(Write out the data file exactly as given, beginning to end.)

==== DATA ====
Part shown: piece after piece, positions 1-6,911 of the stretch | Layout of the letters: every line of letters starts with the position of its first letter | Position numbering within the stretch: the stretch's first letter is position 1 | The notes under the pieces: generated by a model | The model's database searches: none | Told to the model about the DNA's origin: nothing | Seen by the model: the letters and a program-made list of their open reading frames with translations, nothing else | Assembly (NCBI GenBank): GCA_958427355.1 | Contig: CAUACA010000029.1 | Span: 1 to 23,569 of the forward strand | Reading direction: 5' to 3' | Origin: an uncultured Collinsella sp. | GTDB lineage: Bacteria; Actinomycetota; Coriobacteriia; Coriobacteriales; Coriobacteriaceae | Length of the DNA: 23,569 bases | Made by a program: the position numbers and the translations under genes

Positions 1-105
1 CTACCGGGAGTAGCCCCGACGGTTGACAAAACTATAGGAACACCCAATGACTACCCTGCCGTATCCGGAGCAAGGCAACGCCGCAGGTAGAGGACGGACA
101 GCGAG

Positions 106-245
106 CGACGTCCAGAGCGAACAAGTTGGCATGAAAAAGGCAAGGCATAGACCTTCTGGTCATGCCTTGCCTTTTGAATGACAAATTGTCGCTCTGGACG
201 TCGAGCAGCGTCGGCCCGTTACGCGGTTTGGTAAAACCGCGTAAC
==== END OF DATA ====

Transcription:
Part shown: piece after piece, positions 1-6,911 of the stretch | Layout of the letters: every line of letters starts with the position of its first letter | Position numbering within the stretch: the stretch's first letter is position 1 | The notes under the pieces: generated by a model | The model's database searches: none | Told to the model about the DNA's origin: nothing | Seen by the model: the letters and a program-made list of their open reading frames with translations, nothing else | Assembly (NCBI GenBank): GCA_958427355.1 | Contig: CAUACA010000029.1 | Span: 1 to 23,569 of the forward strand | Reading direction: 5' to 3' | Origin: an uncultured Collinsella sp. | GTDB lineage: Bacteria; Actinomycetota; Coriobacteriia; Coriobacteriales; Coriobacteriaceae | Length of the DNA: 23,569 bases | Made by a program: the position numbers and the translations under genes

Positions 1-105
1 CTACCGGGAGTAGCCCCGACGGTTGACAAAACTATAGGAACACCCAATGACTACCCTGCCGTATCCGGAGCAAGGCAACGCCGCAGGTAGAGGACGGACA
101 GCGAG

Positions 106-245
106 CGACGTCCAGAGCGAACAAGTTGGCATGAAAAAGGCAAGGCATAGACCTTCTGGTCATGCCTTGCCTTTTGAATGACAAATTGTCGCTCTGGACG
201 TCGAGCAGCGTCGGCCCGTTACGCGGTTTGGTAAAACCGCGTAAC